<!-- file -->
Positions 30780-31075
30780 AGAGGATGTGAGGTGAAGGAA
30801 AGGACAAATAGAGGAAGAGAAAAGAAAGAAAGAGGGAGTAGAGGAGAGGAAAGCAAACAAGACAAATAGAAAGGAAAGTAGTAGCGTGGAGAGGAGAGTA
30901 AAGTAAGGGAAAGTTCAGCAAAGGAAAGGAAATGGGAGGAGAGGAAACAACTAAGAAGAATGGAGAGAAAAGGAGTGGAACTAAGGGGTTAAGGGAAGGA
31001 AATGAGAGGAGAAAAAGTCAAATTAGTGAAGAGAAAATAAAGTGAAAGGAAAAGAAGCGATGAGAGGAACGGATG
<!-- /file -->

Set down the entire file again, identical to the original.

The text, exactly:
Positions 30780-31075
30780 AGAGGATGTGAGGTGAAGGAA
30801 AGGACAAATAGAGGAAGAGAAAAGAAAGAAAGAGGGAGTAGAGGAGAGGAAAGCAAACAAGACAAATAGAAAGGAAAGTAGTAGCGTGGAGAGGAGAGTA
30901 AAGTAAGGGAAAGTTCAGCAAAGGAAAGGAAATGGGAGGAGAGGAAACAACTAAGAAGAATGGAGAGAAAAGGAGTGGAACTAAGGGGTTAAGGGAAGGA
31001 AATGAGAGGAGAAAAAGTCAAATTAGTGAAGAGAAAATAAAGTGAAAGGAAAAGAAGCGATGAGAGGAACGGATG